The Brightsmith family (Gaby, Mandy Lu, and Don) celebrate Christmas 2014 at Tambopata. (Tambopata Macaw Project)
The Schubot connection
Of course, the data they collect still requires a laboratory and experts to analyze it. That’s where Texas A&M’s Schubot Exotic Bird Health Center comes into play. Brightsmith was recruited to Texas A&M by Schubot Center Director and Distinguished Professor Dr. Ian Tizard in 2005. After some initial research collaborations with Brightsmith, Tizard visited the Tambopata Center and offered Brightsmith a job as a lecturer at the CVM.
For Brightsmith, the Schubot Center was an irresistible draw, and the relationship has paid off. “The Schubot Center provides the platform for my work,” he said. “Over the years, they have provided financial assistance and a community of scholars. Because the center exists and it’s endowed, it will always attract a group of people interested in bird research, even those who don’t know that they’re interested in bird research.”
Brightsmith credits Tizard with making the Schubot Center a vibrant hub for avian research, always bringing new scientists from different disciplines into the fold. “If he needs a microbiologist, he finds a microbiologist who knows what a bird is,” Brightsmith said. “Right now we’re working with a geneticist who works on conifer trees, but all of these people are now working on bird-related issues because the Schubot Exotic Bird Health Center exists. I am within that milieu, and it provides a community of people interested in exotic bird issues.”
Groundbreaking studies about macaws using clay licks to gather essential minerals put Tambopata on the map in the 1990s, and that research continues today. Brightsmith’s team has also published papers explaining their success using artificial nest boxes to increase breeding success. However, over time, the Tambopata project’s main focuses have shifted to new questions.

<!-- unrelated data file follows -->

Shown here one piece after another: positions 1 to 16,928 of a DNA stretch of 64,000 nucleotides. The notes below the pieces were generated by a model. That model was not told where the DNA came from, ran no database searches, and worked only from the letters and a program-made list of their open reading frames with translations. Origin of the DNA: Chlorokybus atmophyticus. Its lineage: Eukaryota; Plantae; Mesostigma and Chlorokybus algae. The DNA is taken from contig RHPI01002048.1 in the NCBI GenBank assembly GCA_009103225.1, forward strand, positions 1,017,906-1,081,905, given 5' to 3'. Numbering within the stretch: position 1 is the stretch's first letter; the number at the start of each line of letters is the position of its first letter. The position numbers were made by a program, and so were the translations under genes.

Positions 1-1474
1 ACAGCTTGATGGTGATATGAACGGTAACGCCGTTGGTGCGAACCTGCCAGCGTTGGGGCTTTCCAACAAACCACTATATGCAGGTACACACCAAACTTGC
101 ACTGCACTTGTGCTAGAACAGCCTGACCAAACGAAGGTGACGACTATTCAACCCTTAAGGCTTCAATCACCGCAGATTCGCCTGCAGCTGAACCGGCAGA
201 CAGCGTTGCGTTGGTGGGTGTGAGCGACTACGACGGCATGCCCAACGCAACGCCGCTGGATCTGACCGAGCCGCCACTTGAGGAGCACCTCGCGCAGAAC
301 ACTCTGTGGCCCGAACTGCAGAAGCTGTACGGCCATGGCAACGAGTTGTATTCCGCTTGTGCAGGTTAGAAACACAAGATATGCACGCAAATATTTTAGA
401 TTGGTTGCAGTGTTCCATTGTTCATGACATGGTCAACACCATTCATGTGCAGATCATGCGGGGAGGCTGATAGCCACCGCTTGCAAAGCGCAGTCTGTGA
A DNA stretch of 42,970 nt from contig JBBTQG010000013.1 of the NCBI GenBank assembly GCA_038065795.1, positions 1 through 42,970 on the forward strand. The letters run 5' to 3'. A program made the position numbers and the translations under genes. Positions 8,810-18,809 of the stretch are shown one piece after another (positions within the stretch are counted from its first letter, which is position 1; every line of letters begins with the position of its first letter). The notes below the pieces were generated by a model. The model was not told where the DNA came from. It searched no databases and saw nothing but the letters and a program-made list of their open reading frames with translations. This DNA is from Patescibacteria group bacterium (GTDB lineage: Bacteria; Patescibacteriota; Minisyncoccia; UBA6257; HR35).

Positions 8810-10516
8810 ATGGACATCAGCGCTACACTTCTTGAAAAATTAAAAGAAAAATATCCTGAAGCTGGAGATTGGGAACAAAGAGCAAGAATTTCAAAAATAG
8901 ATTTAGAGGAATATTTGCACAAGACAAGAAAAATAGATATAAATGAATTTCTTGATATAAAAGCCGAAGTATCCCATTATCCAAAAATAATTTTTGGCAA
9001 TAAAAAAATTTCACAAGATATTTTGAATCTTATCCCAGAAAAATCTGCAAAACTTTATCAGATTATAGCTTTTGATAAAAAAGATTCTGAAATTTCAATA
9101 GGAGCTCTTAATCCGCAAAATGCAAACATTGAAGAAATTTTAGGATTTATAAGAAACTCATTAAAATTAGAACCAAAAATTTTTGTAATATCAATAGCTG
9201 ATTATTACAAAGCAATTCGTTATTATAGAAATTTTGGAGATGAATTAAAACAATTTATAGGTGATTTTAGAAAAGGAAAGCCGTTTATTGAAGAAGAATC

Right now, Brightsmith’s main interest is the macaws’ movements and how they change in relation to seasonal events. Researchers use lightweight collars to track the movements of individual birds. Brightsmith said he is concerned about the macaws’ most recent breeding season, which was off to a late and slow start. He speculates that the El Niño weather patterns and the resulting low food supply might have something to do with it. To sort out the irregularities and what they might mean for the future of the species, he hopes to compare data from the past several years.
“At this point, we’ll be able to reflect back and see what happens when you have this odd change in plant resources and how that impacts [macaw movements and breeding],” explained Brightsmith. “Understanding what happens in an El Niño year may give us a better view into the future of what happens as larger-scale climate change alters the plants and their fruiting and flowering.”
Similarly, a shift in movement from one clay lick to another has piqued Brightsmith’s curiosity about the future. “We don’t understand how climate change and clay lick use are rippling through the environment and changing things. We need to look more carefully at these climate-related issues—the annual variations and how they correlate with the environment—which will give us a better ability to predict global change ideas.”
Brightsmith’s wife, Gabriela Vigo Trauco, Peruvian ecologist, Tambopata project coordinator, and current Ph.D. student in Wildlife and Fisheries Sciences at Texas A&M, is “studying scarlet macaw breeding systems using a combination of ecology, animal behavior, and genetic analysis.” The Tambopata location is perfect for her research because that species is not yet endangered in the Peruvian Amazon. “There we can study things that you cannot study in areas in which the species is endangered,” Vigo Trauco explained. “So, that’s the way I want to lead my research.”
CVM students are also using Tambopata as a site for fieldwork and graduate research. Every year, Brightsmith and Dr. Sharman Hoppes, clinical associate professor at the CVM, take two to four veterinary students on a study abroad experience at the station. Students from around Texas A&M’s campus spend time in Tambopata as both volunteers and doctoral researchers.
This story originally appeared on the College of Veterinary Medicine and Biomedical Sciences website.